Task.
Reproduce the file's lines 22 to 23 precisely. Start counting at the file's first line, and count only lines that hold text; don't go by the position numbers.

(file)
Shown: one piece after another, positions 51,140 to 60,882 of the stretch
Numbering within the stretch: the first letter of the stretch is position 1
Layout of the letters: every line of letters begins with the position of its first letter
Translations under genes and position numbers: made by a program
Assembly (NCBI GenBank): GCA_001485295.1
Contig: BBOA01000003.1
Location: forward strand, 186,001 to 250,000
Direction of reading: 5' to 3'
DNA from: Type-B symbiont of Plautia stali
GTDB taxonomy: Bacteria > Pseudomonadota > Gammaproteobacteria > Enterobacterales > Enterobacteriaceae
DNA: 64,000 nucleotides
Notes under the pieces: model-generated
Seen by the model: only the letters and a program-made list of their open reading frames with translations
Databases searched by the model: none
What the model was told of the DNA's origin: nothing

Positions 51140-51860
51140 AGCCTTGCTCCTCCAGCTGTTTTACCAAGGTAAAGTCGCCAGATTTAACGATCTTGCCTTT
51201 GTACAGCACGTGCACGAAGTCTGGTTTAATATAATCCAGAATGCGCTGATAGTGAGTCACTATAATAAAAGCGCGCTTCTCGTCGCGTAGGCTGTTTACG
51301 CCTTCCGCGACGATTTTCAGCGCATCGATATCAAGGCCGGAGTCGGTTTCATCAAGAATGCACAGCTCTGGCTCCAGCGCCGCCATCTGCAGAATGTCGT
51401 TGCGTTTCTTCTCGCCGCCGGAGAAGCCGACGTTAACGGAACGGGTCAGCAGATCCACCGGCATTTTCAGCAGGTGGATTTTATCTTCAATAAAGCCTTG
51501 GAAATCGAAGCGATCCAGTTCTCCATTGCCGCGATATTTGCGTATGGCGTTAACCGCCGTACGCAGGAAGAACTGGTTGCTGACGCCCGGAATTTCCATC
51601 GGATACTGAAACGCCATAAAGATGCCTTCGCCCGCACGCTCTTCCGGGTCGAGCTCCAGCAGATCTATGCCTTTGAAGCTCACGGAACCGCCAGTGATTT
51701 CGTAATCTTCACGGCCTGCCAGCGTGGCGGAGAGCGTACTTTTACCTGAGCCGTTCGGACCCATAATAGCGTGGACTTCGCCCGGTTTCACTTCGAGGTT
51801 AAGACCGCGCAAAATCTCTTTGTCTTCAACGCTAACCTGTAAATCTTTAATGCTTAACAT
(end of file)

51601 GGATACTGAAACGCCATAAAGATGCCTTCGCCCGCACGCTCTTCCGGGTCGAGCTCCAGCAGATCTATGCCTTTGAAGCTCACGGAACCGCCAGTGATTT
51701 CGTAATCTTCACGGCCTGCCAGCGTGGCGGAGAGCGTACTTTTACCTGAGCCGTTCGGACCCATAATAGCGTGGACTTCGCCCGGTTTCACTTCGAGGTT